- King Lear Teacher Pass
- Lord of the Flies Teacher Pass
- Macbeth Teacher Pass
- Moby Dick Teacher Pass
- Narrative of Frederick Douglass Teacher Pass
- Oedipus the King Teacher Pass
- Of Mice and Men Teacher Pass
- One Flew Over the Cuckoo's Nest Teacher Pass
- Othello Teacher Pass
- Romeo and Juliet Teacher Pass
- Sula Teacher Pass
- The Aeneid Teacher Pass
- The As I Lay Dying Teacher Pass
- The Bluest Eye Teacher Pass
- The Canterbury Tales General Prologue Teacher Pass
- The Canterbury Tales: The Miller's Tale Teacher Pass
- The Canterbury Tales: The Wife of Bath's Prologue Teacher Pass
- The Cask of Amontillado Teacher Pass
- The Catch-22 Teacher Pass
- The Catcher in the Rye Teacher Pass
- The Crucible Teacher Pass
- The Great Gatsby Teacher Pass
- The House on Mango Street Teacher Pass
- The Iliad Teacher Pass
- The Lottery Teacher Pass
- The Metamorphosis Teacher Pass
- The Odyssey Teacher Pass
- The Old Man and the Sea Teacher Pass
- The Scarlet Letter Teacher Pass
- The Tell-Tale Heart Teacher Pass
- Their Eyes Were Watching God Teacher Pass
- Things Fall Apart Teacher Pass
- To Kill a Mockingbird Teacher Pass
- Twilight Teacher Pass
- Wide Sargasso Sea Teacher Pass
- Wuthering Heights Teacher Pass
The example that follows is something that you could give to your students to demonstrate how a class presentation that goes smoothly needs work and organization to be successful. Or, you could have your students work on this assignment or a similar one, if you are so inclined.
This assignment is based on the short story “How Much Land Does a Man Need?” by Leo Tolstoy and also requires that students are at least mildly familiar with Bloom’s Taxonomy.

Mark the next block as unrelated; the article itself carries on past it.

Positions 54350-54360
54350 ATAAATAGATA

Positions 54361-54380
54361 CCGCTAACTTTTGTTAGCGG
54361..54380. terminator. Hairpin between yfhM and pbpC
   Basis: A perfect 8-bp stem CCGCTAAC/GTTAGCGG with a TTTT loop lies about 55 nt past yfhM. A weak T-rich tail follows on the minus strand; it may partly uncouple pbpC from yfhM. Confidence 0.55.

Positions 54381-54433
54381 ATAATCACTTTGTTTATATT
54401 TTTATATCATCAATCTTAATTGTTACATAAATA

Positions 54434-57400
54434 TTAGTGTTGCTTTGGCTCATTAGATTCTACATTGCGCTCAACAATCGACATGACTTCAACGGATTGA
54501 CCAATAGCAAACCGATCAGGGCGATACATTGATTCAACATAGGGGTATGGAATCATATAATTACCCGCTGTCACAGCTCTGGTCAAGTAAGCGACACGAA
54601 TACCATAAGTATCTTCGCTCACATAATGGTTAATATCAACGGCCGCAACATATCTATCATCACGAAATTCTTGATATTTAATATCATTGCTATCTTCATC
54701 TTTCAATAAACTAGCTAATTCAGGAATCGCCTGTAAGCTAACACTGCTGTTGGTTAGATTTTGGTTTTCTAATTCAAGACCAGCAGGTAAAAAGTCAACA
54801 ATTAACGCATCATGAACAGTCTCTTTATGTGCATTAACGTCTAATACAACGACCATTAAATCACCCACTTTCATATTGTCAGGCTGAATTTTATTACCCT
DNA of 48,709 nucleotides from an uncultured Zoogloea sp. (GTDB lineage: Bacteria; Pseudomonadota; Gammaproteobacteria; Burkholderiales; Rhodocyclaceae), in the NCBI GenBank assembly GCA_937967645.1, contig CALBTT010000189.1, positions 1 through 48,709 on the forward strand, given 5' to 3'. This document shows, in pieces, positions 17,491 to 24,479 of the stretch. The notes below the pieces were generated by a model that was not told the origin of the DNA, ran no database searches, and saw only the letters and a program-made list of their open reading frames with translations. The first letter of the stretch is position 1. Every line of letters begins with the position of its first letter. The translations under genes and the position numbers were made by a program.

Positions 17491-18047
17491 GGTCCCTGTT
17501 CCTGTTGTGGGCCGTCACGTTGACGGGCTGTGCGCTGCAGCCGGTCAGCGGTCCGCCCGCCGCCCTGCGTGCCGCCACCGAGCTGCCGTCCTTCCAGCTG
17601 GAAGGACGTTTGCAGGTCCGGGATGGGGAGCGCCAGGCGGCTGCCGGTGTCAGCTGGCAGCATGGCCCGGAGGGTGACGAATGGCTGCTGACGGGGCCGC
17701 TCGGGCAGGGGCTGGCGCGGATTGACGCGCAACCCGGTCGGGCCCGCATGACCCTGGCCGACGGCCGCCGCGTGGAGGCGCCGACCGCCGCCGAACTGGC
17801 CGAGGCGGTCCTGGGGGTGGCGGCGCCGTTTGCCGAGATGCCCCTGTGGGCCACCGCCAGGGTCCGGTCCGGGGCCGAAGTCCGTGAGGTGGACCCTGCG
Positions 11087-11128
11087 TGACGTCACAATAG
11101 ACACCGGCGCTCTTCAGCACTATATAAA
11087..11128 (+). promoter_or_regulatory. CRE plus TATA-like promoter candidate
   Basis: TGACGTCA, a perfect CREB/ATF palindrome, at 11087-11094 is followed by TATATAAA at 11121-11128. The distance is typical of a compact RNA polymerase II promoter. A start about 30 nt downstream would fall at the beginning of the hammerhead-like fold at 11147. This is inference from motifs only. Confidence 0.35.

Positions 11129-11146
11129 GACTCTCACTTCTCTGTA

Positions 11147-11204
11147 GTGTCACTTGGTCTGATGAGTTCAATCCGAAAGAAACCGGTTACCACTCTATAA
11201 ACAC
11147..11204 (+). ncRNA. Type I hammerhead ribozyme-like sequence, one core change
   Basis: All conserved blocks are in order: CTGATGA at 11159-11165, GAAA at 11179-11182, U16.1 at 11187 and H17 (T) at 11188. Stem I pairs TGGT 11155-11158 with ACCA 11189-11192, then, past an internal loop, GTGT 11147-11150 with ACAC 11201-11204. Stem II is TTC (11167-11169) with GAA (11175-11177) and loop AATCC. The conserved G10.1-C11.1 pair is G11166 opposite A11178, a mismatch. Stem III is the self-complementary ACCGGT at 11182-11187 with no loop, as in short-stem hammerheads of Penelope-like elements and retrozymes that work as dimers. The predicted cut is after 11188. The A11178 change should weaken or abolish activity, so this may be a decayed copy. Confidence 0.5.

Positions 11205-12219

You have recently read “How Much Land Does a Man Need?” by Leo Tolstoy. You loved the surprise ending! You discovered that despite the main character’s quest for more and more land in order to be happy… WARNING! SPOILER AHEAD… a man needs just six feet of land when he dies. The theme of the story is that it is human nature to want more. Bigger. Better.
When the newest iPhone came out, you wanted to replace your adequately functioning unit with the latest and greatest. You know that your current cell phone is fine. But you WANTED the new one… just because it’s cool. Your friend, who has an iPad 2 instead of hands, just spent her hard-earned money on the new iPad 3. Just because. Yes, it’s human nature to want something that does more and performs better.
In order to better understand the story, your class has been placed into groups according to concept or theme. These are: allegory, greed, characterization, and irony. Your task is to prepare and conduct a Fish Bowl discussion on your topic. You’ve also received information about developing questions using Bloom’s Taxonomy.